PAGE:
Saturday, 10 November 2018


I used to be good at gesso - I've successfully gessoed two medium sized horses and a push horse, but found I'd forgotten the details of how to mix it. I knew from this blog that Anthony Dew's recipe is too watery, and needs lots more whiting than he says. The first coat I did was a bit too thick, and I had to do a lot of sanding - very dusty and I had to wear a mask.

Also, stains appeared, and on Seraphine's neck, this odd crack. I'd filled and sanded the wood carefully, and have no idea what caused this problem. I had nothing like this with Woot or Zaphod (but I guess many things can happen to a horse in more than a century). Gesso is supposed to be good at covering even rusty nails without the rust seeping through.

After some thought, I used a stain blocker on the patches, then gessoed over them. The gesso dried more slowly on the patches, and I used a hairdryer on cool setting to speed it up. By about the fourth coat of gesso, the patches were invisible.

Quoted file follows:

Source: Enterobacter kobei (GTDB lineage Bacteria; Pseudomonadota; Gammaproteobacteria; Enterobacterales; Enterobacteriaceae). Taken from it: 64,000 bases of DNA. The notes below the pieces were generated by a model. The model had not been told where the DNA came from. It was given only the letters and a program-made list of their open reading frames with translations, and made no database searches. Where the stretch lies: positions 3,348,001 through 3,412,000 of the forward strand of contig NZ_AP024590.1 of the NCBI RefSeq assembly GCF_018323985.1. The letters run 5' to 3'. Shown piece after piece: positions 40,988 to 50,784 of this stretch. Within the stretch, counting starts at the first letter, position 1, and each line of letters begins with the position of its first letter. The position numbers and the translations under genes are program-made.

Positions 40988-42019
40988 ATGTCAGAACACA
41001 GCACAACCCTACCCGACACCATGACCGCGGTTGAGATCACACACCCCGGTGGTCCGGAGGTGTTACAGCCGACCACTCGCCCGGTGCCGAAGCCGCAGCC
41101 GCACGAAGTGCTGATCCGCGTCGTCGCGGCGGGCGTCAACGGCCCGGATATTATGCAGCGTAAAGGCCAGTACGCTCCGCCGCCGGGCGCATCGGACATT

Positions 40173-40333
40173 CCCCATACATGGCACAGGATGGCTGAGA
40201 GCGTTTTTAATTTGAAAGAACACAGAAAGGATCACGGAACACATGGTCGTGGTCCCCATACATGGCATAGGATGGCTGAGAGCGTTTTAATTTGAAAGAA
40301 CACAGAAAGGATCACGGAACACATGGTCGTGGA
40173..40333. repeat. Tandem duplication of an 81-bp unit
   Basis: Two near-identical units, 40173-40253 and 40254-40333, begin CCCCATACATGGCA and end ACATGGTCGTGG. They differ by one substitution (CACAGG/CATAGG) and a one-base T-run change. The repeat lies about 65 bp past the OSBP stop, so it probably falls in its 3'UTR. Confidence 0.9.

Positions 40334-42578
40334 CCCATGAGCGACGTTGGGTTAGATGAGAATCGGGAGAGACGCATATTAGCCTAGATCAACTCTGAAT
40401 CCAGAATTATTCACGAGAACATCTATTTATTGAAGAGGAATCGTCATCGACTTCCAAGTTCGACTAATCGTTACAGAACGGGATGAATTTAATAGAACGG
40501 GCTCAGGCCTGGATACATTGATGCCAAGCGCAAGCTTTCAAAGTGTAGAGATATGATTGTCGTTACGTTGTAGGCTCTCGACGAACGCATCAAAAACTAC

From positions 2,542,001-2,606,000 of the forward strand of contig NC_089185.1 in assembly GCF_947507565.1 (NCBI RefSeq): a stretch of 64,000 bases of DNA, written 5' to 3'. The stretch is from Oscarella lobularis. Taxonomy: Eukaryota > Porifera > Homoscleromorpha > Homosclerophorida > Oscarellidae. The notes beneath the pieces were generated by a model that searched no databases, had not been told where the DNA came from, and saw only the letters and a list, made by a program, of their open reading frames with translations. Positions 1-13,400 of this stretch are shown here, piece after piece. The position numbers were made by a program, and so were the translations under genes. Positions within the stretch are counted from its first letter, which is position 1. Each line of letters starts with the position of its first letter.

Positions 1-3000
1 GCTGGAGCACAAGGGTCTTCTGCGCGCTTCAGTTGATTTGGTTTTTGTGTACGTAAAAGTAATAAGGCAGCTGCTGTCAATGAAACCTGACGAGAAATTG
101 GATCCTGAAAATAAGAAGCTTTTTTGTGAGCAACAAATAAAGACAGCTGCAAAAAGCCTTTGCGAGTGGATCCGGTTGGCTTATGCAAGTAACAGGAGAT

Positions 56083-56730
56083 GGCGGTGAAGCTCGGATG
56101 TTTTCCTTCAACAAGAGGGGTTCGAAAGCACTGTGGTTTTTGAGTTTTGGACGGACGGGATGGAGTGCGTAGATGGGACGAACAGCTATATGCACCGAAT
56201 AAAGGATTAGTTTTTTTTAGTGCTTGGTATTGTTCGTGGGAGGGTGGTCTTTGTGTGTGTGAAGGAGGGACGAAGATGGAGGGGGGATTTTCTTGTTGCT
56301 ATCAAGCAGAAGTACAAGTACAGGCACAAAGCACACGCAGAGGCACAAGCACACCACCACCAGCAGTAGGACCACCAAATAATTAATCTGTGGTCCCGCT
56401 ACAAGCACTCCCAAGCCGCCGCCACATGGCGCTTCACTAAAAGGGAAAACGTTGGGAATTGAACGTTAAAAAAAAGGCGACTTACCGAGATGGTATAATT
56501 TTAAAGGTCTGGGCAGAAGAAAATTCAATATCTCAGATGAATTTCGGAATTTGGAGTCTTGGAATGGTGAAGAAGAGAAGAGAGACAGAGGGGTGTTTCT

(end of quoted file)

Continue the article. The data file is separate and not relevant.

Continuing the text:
This is the recipe I used:

500 milliliters water
45 grams granulated rabbit glue
550 grams whiting

I added the glue to the water and left to soak overnight. Then I heated it in a Pyrex mixing bowl over a pan of boiling water. Once the glue was dissolved, I added the whiting gradually, stirring to get rid of lumps and air bubbles. When the gesso was smooth like thin cream, I applied it to the horse with a flat brush.

You can take it off the heat to use, but stir from time to time and keep putting it back to heat up. It dries fast, and you can sand as necessary between coats, and if it goes well do the whole thing in a day. Six coats is about right, I think. It's a good idea to start with the horse on its side in order to gesso the belly and inside of the legs.

You can see Seraphine's extra carving on her neck and legs.

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